This chapter provides an overview and installation information needed to use the Python application programming interface (API) support on Cisco Nexus 3000 Series switches.
Information About the Python API
Python is an easy-to-learn, powerful programming language. It has efficient high-level data structures and a simple but effective approach to object-oriented programming. Python’s elegant syntax and dynamic typing, together with its interpreted nature, make it an ideal language for scripting and rapid application development in many areas on most platforms.
The Python interpreter and the extensive standard library are freely available in source or binary form for all major platforms from the Python website:
The same site also distributes and points to many free third-party Python modules, programs and tools, and additional documentation.
The Cisco Nexus 3000 Series switches support all the features available in Python v2.7.2.
The Python scripting capability on the Cisco Nexus 3000 Series switches allows you to perform the following tasks:
Running a script to verify configuration on switch bootup.
Backing up a configuration.
Proactive congestion management by monitoring and responding to buffer utilization characteristics.
Integration with the Power-On Auto Provisioning or EEM modules.
Ability to perform a job at a specific time interval (such as Port Auto Description).
Programmatic access to the switch command-line interface (CLI) to perform various tasks.
The Python interpreter is available by default in the Cisco NX-OS software.You can invoke Python by entering the python command, and you can write scripts to access Cisco NX-OS APIs by importing the cisco.py module using the import cisco command.
Installing Third Party Pure Python Packages
You can install the third-party pure Python package by copying mypkg.tgz on your server. Perform the following steps to extract and install the third-party package:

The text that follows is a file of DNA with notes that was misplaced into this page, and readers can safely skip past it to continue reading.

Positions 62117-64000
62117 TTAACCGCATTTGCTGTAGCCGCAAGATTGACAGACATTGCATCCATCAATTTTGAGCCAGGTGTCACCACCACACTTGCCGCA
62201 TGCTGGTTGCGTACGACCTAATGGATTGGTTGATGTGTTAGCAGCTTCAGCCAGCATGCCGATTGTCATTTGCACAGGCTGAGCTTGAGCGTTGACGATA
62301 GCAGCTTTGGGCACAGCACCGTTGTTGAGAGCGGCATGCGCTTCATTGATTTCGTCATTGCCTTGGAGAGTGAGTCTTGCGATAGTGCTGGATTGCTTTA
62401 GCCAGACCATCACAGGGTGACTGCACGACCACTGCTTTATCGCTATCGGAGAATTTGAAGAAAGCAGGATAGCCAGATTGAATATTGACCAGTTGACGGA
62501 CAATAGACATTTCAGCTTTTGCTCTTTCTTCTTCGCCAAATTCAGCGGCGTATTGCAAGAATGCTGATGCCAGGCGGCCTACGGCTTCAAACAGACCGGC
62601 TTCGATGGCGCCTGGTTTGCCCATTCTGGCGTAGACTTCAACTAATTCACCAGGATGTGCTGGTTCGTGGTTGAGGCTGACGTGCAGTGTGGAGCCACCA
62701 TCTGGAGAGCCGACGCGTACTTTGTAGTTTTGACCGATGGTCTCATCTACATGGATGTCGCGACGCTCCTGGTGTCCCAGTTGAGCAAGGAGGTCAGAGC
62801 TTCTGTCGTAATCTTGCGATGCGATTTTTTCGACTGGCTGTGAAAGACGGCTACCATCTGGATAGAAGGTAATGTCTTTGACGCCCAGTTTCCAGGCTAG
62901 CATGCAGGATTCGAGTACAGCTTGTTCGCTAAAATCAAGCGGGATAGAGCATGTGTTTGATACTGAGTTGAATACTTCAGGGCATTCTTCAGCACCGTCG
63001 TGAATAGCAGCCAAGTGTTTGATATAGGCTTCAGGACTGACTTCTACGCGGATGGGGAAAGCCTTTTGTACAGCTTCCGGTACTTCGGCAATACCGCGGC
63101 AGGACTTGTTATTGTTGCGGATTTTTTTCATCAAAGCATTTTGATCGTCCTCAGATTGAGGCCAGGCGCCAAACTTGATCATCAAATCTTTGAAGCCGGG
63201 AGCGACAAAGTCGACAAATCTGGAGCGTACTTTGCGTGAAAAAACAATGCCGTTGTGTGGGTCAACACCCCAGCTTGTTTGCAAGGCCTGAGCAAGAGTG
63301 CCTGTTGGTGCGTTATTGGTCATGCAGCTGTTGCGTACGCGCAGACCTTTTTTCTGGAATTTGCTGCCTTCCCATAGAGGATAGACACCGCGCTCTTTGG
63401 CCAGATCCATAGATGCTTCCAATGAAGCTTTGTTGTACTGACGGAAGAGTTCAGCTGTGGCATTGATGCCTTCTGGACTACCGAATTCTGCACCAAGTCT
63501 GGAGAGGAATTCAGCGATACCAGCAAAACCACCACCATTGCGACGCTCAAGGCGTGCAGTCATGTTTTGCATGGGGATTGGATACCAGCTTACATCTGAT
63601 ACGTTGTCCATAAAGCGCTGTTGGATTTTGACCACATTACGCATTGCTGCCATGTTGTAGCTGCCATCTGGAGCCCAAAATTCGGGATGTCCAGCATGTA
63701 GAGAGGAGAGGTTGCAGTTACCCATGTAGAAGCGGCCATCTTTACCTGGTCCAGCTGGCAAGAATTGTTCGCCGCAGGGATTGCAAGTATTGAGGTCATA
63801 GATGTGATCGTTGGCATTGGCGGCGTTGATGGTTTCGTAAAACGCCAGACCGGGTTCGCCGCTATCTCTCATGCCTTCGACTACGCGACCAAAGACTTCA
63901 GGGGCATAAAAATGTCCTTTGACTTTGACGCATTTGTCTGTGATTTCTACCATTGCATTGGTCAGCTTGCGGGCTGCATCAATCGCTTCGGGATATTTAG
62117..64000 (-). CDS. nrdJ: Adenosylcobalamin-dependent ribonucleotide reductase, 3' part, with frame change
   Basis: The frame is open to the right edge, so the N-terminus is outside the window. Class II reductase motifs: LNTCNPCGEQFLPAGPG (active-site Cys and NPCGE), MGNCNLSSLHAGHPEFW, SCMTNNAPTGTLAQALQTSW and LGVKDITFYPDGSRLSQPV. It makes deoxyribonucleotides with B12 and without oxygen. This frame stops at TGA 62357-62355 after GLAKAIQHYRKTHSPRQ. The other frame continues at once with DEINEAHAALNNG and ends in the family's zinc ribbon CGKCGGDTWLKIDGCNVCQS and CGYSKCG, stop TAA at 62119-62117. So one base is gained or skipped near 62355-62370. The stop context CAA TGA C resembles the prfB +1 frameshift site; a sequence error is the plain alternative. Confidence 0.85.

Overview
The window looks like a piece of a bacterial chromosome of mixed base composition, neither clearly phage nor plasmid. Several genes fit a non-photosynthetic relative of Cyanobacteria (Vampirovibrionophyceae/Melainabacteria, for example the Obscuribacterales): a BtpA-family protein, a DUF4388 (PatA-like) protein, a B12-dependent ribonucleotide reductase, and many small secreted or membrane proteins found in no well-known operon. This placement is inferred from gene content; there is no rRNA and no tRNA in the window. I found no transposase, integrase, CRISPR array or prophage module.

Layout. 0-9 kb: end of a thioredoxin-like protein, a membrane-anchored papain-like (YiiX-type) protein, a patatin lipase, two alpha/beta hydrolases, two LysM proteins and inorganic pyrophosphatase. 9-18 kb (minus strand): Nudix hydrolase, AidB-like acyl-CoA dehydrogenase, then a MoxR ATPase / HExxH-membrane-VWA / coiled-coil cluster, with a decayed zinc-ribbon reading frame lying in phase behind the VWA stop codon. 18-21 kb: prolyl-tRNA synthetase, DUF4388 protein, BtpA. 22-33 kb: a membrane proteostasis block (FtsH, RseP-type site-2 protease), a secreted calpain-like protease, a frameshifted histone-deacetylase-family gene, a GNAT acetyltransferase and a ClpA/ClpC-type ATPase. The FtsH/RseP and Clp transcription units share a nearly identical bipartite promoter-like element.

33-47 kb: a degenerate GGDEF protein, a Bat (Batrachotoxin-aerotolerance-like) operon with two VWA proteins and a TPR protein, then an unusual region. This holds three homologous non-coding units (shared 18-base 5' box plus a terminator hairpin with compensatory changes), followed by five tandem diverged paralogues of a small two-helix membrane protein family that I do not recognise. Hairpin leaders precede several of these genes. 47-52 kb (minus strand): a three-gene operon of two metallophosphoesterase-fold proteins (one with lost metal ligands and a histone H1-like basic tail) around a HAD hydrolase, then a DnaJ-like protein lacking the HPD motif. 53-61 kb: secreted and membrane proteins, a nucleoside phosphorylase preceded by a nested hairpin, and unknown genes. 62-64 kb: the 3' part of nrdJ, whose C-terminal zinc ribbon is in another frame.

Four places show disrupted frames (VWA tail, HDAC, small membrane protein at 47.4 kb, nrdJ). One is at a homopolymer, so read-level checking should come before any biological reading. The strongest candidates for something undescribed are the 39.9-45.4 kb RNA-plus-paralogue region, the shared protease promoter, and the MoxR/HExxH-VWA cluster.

Secure-copy the tar file by executing the copy scp://user@server/path/to/mypkg.tgz bootflash:mypkg.tgz vrf management command.
Untar the mypkg.tgz file by using the tar extract bootflash:mypkg.tgz command.
Move the extracted file to bootflash by using the move bootflash:mypkg-1.2/* bootflash: command.
You can install the package by using the python setup.py install command.
Remove the copied file from bootflash.
You can use the third-party package in scripts or in the Python shell.
Note You will be able to install the third-party packages using the easy_install command in future releases.
This section describes how to write and execute Python scripts by passing parameters and includes the following topics:
Entering the Python Shell
You can enter the Python shell by using the python command without any parameters.
Python 2.7.2 (default, Oct 11 2011, 13:55:49) [GCC 3.4.3 (MontaVista 3.4.3-25.0.143.0800417 2008-02-22)] on linux2 Type "help", "copyright", "credits" or "license" for more information.
You can execute a Python script by using the python filename command.
Passing Parameters to the Script
You can execute a Python script by using the python filename [arg1, arg2, arg3, ...] command.
switch# python test.py abc xyz 1 2 ['/bootflash/test.py', 'abc', 'xyz', '1', '2']
Embedded Event Manager Support
Embedded Event Manager (EEM) supports invocation of Python scripts based on events. Syslog for events can be passed to a Python script by using the variable $ command.
The following example shows EEM invoking a python script for an IF_DOWN event.
switch(config)# event manager applet if-mon switch(config-applet)# event syslog pattern "*IF_DOWN.*" Configuration accepted successfully switch(config-applet)# action 1.0 cli python if-mon.py eth1/1 $command switch(config-applet)# end
x = re.compile ('[Ee]thernet\d+\/\d+') print 'Starting my script.. args:' print 'Detected shut on interface %s' % intf print ('---------show run int %s---------\n%s\n' % (intf, i.show().raw_output)) print ('----------------------\n%s\n' % o) print 'Restoring interface %s' % intf i.set_description ('++dont shut++') print ('----------------------\n%s\n' % o) print ('---------show run int %s---------\n%s\n' % (intf, i.show().raw_output))
Calculating MD5 Checksum
Every time you make a change to the configuration script, ensure that you recalculate the MD5 checksum. The following example shows the script to be run in a bash shell to recalculate the MD5 checksum:
#md5sum="13f71ffebe16cc6143a6af2186b40948" # If any changes to this script file are made, please run the below command # in bash after modifications. # The above is the (embedded) md5sum of this file taken without this line, # can be # created this way if using a bash shell: # f=poap_fabric.py ; cat $f | sed '/^#md5sum/d' > $f.md5 ; sed -i "s/^#md5sum=.*/#md5sum=\"$(md5sum $f.md5 | sed 's/ .*//')\"/" $f # This way this script's integrity can be checked in case you do not trust # tftp's ip checksum. This integrity check is done by /isan/bin/poap.bin). # The integrity of the files downloaded later (images, config) is checked # by downloading the corresponding file with the .md5 extension and is # done by this script itself.